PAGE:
method of lizzy

preservations… for posterity

Recovering from Anxiety

Since I have written so much about the experience of anxiety and my road to recovery, I thought it would only be fair to write about what it is like to be 99% recovered from the experience. First, a quick recap:

  • January 2005 – I experience my first anxiety attack.
  • Throughout 2005,  I continue to do too much: I work too much, I take several graduate courses, and I study for the CPA exam. My husband and I sell our house in Tampa and move back to Atlanta.
  • December 2005 – I have finished graduate school, I have passed the CPA exam, I am where I want to be in life. But the anxiety is still there.
  • Early 2006 – I begin to realize that there is a name for what I am experiencing, that it is a real condition and that I should see a doctor. Sometime thereafter I begin taking anti-depressants. (Note: I was never depressed, just anxious – though ever-present anxiety will certainly make a person feel down at times).
  • I experienced some ups and downs while on the medication – weight gain and towards the end, night sweats. But I remained on Zoloft until June 2007, per my doctor’s advice.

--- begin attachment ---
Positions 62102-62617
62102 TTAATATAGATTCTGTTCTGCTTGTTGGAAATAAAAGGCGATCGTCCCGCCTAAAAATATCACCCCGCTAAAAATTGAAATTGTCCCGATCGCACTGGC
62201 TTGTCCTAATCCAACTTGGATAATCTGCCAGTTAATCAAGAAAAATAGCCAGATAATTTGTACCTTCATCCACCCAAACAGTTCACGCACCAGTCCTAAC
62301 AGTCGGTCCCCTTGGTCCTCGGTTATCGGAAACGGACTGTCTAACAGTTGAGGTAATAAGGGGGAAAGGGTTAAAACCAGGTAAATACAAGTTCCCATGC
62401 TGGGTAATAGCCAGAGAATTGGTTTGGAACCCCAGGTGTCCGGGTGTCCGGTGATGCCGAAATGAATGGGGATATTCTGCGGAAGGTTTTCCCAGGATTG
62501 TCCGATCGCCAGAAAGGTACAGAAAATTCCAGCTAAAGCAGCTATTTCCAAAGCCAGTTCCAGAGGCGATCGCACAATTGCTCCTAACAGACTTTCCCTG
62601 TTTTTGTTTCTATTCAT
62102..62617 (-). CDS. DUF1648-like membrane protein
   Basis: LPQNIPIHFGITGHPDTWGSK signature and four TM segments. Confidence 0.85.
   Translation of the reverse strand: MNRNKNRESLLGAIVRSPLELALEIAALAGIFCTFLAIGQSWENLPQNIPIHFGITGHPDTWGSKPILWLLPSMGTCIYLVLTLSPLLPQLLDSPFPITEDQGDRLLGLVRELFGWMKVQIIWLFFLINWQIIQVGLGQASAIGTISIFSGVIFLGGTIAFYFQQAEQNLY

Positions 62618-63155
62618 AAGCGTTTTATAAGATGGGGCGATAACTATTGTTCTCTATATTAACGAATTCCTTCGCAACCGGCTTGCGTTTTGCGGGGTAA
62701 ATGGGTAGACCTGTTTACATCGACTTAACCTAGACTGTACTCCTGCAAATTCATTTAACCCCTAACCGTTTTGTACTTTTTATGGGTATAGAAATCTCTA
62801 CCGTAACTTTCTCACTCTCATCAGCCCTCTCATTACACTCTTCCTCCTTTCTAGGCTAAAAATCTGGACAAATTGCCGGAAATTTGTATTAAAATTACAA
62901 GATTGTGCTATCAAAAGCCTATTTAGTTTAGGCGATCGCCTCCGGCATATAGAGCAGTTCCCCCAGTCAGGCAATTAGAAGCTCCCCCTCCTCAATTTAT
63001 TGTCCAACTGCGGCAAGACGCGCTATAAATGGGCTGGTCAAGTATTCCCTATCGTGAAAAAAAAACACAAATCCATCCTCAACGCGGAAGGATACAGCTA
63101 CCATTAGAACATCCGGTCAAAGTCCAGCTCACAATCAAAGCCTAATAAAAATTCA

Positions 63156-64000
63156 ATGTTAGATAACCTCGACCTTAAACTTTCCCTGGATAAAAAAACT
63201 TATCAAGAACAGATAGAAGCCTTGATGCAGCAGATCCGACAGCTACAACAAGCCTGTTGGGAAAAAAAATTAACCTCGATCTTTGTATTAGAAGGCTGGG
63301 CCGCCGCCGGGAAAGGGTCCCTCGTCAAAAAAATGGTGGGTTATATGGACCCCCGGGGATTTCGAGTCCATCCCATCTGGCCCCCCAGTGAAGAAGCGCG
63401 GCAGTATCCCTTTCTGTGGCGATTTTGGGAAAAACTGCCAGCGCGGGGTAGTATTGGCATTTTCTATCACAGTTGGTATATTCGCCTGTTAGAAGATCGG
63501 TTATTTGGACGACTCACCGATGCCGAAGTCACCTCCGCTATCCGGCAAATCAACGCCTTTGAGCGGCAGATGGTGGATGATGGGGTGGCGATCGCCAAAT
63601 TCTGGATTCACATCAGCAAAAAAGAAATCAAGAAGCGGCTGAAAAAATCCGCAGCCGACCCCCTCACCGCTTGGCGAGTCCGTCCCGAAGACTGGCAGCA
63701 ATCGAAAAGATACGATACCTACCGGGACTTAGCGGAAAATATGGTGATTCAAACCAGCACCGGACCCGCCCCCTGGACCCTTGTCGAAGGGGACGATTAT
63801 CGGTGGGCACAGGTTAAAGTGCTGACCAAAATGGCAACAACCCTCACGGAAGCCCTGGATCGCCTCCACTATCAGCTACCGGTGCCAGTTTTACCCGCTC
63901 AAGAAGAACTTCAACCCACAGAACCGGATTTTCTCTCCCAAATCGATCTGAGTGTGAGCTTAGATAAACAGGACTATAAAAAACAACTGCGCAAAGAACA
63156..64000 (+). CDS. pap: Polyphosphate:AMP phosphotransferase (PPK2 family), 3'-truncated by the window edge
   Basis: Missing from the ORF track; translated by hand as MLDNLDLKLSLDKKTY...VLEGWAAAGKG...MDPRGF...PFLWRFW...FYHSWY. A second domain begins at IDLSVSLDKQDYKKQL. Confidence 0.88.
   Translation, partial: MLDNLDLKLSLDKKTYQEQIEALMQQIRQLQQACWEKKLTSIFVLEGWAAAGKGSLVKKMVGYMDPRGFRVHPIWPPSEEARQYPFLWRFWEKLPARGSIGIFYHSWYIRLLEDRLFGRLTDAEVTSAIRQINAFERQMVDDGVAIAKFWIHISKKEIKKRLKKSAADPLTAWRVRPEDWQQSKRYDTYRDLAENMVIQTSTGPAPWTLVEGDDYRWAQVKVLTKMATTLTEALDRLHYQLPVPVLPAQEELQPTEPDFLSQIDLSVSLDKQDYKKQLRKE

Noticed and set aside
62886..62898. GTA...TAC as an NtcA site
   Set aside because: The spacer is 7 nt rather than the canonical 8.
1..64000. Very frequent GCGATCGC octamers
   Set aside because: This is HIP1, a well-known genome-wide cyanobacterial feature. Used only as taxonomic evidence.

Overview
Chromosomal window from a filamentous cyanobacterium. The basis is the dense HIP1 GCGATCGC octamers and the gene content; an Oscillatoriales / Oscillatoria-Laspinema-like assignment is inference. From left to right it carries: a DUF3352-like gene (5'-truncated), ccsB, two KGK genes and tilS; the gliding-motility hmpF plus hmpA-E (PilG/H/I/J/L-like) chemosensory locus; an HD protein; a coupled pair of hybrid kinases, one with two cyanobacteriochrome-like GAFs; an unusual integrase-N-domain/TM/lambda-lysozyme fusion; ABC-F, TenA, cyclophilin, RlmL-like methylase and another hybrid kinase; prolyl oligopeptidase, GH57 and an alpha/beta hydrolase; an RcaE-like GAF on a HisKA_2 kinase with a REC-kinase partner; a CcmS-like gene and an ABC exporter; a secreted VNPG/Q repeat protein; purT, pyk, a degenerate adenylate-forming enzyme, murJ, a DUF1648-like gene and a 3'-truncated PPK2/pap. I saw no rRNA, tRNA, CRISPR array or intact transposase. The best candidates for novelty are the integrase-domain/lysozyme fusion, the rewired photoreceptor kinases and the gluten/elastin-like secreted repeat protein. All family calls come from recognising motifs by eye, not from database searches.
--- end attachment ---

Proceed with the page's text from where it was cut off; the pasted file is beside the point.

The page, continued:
• Throughout two weeks in mid-June, I very slowly weaned myself from Zoloft. I do not recommend stopping the drugs cold-turkey. I can’t remember my exact schedule, but I took progressively smaller doses. Towards the end I think I took a very small dose every other day. My only side-effect from this experience was a sense of dizziness that lasted several weeks. This is a normal side effect.

Once weaned from Zoloft, I did not experience any increase in anxiety. I felt much the same as I had while on the medication (minus the night sweats!) In December 2007 I became pregnant. I never felt anxiety while pregnant, which is rather amazing considering that “worry is the work of pregnancy.” Almost two years later and I find that I very rarely experience anxiety. I won’t lie – it does happen sometimes. Sometimes I can trace it to a trigger and sometimes it comes out of the blue. But it is infrequent and it doesn’t last long. I can usually quickly deal with it and then I move on.

If you’re battling anxiety, I hope that my experience gives you some hope. Identify the root causes. Change your lifestyle. Take drugs if you need them. Don’t stay on the drugs too long, though. Grow and learn from the experience.

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September 3, 2009 - Posted by | anti-depressants, anxiety, health

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